The Harbinger Home Page
Front Page
E-Mail

September 19, 2000

Music 101: Current Events

The music industry is one of the most lucrative businesses in the world. According to the London-based International Federation of the Phonographic Industry (IFP), the global music market was worth US$38.5 billion in 1999. Many new artists are introduced each year, some who are progressive and bring new ideas into the industry, and others who use the ideas of previous revolutionaries to fuel the proverbial fire. In recent years, many of the boundaries of racial and musical tension were broken by bands such as Rage Against the Machine, a rock/rap group whose stylistic vocals and innovative guitar-style earned them respect from both rock and rap artists.

The popularity of the music changes from one region to another, from one year to the next. Mobile, of course, has a music scene all its own. Laura Crawford, co-owner of three CD Warehouse stores in the Mobile/Baldwin area, had many things to say about the current events of music today. "Rap is a big part of the music scene in Mobile. Albums such as Nelly’s Country Grammar (Currently #1 on the Billboard 200) seem to be the driving force of music in the area." Crawford also said that while pop bands such as Britney Spears and N’Sync are selling to teenagers across the world, Mobile teens are more inclined to enjoy Papa Roach or The Perfect Circle over their "teeny-bopper" cousins. "Of course, every generation has its own thing," stated Crawford, "Ten years ago I would have been selling New Kids on the Block albums."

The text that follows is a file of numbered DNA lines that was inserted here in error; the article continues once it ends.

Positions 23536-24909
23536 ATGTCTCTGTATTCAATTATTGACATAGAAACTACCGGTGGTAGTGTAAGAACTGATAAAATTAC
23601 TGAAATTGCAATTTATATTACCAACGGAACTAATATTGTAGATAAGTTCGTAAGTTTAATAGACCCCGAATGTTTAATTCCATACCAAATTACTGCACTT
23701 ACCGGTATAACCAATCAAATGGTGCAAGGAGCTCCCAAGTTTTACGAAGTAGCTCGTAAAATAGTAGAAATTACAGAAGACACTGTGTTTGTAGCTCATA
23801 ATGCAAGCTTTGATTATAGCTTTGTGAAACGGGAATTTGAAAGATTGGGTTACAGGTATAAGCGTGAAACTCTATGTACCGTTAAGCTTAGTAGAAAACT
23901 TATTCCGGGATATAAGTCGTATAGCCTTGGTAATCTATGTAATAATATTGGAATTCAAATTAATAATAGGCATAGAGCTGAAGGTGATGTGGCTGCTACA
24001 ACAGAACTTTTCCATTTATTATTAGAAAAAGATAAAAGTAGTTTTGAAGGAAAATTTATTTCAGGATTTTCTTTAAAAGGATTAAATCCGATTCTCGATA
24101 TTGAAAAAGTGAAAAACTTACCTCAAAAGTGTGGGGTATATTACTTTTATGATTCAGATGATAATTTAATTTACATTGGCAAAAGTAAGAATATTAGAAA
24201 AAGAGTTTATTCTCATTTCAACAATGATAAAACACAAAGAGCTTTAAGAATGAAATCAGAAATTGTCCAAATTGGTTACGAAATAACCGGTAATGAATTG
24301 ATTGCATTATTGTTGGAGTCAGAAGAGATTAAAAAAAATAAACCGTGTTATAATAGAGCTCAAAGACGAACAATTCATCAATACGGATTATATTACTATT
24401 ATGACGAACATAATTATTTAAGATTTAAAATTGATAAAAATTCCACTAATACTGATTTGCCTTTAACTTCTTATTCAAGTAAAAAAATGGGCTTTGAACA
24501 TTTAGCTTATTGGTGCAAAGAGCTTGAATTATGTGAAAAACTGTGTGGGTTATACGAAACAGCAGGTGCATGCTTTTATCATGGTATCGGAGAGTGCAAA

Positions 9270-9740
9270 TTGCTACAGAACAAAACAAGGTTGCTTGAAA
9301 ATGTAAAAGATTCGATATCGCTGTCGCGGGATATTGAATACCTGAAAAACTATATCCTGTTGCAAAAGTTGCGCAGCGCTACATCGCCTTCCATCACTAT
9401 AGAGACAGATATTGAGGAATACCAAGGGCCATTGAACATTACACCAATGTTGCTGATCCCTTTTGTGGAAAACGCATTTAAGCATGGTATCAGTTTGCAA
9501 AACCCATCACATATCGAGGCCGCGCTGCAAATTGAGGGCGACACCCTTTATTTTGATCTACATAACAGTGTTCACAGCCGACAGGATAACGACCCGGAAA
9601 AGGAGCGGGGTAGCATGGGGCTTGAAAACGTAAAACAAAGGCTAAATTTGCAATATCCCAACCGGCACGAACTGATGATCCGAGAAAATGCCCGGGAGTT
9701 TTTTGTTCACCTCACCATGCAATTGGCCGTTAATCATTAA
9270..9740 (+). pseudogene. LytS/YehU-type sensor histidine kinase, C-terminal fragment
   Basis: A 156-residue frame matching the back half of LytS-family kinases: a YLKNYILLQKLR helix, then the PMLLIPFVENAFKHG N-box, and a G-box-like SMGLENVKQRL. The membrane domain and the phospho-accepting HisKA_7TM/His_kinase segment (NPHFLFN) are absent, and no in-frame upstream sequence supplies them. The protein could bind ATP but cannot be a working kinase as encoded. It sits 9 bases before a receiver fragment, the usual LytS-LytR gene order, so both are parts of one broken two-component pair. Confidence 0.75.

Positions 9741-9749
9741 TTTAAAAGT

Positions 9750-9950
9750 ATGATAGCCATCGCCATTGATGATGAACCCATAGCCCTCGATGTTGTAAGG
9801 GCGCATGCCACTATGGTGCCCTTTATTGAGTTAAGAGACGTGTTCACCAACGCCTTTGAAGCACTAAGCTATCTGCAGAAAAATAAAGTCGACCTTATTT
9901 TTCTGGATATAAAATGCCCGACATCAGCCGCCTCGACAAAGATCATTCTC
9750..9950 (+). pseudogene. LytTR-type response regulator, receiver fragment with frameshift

Shannon Murrell, an employee of CD Warehouse, had a lot to say about technology and music. "Music in the nineties really changed the face of music as a whole. Many artists are changing their styles to embrace technology. For instance, Madonna’s new album, due later this year, has a lot of techno beats." In the past, artists such as Run DMC and Dr. Dre used turntables and basic synthesizers to create albums. Today, artists such as The Beastie Boys and Eminem use computers and effect studios to make the music for them. "Even commercials are moving toward the technological era. Five years ago, most of the commercials used old rock riffs and samples. Now, clothing and car commercials primarily use techno." As time passes, music and technology become more closely related. With web sites such as MP3.com and Napster, the Internet is just as big an influence over the music industry as a music store.

The Mobile club scene is changing just as rapidly as the music scene. Clubs such as the Crown play dance and techno music non-stop, while others such as Haley’s are based towards the rock crowd. Other clubs like Southside are based on live performances and small touring bands. The Mitchell Center, while not a club, has a very well rounded live music scene as well. From Indigo Girls to Cowboy Mouth, the Mitchell Center has sparked a new light in Mobile.

Around town, Mobile is considered to be a desert for music. This is simply not true. With places like the Mitchell Center, an on-campus arena that is always bringing new life to the area, and Southside, a bar always open to the live scene, Mobile is hardly a "dry area." Bayfest, the annual celebration of music in Mobile, features over 100 acts of all shapes and fashions this year.

The future of music in any area is always questionable. Mobile is no exception. No matter what happens to music, it is safe to say that Mobile will be ready and waiting to jump on the next big wave.

-- Jeff McManus


<< PREVIOUS STORY BACK TO TOP ] NEXT STORY >>

The Harbinger